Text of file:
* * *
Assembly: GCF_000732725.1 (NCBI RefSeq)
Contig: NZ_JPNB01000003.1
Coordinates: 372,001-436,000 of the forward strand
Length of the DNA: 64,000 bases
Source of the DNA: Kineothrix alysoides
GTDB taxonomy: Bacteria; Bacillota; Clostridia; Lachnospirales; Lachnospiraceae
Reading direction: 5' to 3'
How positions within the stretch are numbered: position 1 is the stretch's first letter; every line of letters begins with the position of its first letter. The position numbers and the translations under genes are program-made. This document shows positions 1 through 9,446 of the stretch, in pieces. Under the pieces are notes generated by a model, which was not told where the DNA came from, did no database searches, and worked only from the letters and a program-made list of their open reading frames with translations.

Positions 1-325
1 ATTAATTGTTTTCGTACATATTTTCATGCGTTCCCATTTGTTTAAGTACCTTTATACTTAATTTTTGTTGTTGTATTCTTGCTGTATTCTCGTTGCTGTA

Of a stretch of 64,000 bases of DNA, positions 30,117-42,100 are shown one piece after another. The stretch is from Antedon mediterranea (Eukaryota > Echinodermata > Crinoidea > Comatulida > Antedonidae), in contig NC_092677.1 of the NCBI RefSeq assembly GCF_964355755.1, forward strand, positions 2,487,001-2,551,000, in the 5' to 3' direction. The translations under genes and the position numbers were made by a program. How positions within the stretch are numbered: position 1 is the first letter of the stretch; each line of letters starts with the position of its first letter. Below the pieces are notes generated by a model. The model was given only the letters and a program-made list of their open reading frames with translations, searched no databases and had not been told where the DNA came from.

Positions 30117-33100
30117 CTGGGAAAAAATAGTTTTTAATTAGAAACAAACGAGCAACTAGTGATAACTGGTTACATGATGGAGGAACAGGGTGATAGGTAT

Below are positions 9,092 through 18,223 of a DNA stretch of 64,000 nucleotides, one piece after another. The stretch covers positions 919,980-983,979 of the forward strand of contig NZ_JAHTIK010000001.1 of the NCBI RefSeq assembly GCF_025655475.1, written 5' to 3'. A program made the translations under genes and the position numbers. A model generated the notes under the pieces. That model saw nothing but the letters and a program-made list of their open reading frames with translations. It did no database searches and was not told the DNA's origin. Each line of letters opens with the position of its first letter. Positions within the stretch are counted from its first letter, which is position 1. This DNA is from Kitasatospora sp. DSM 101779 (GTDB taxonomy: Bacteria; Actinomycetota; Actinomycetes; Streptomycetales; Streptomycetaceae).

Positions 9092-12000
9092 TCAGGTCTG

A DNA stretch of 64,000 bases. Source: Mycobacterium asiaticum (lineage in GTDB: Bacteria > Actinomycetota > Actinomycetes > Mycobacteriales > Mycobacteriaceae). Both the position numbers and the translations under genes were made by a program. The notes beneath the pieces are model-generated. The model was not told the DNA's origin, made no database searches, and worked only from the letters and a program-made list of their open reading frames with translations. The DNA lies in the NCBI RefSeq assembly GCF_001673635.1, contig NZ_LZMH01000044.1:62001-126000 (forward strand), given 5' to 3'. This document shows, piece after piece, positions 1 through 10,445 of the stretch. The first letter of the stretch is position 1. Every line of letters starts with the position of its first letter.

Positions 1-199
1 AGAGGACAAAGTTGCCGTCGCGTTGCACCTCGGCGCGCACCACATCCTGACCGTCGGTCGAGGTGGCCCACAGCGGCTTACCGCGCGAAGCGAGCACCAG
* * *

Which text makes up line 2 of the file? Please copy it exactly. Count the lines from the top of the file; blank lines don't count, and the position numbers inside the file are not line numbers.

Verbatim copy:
Contig: NZ_JPNB01000003.1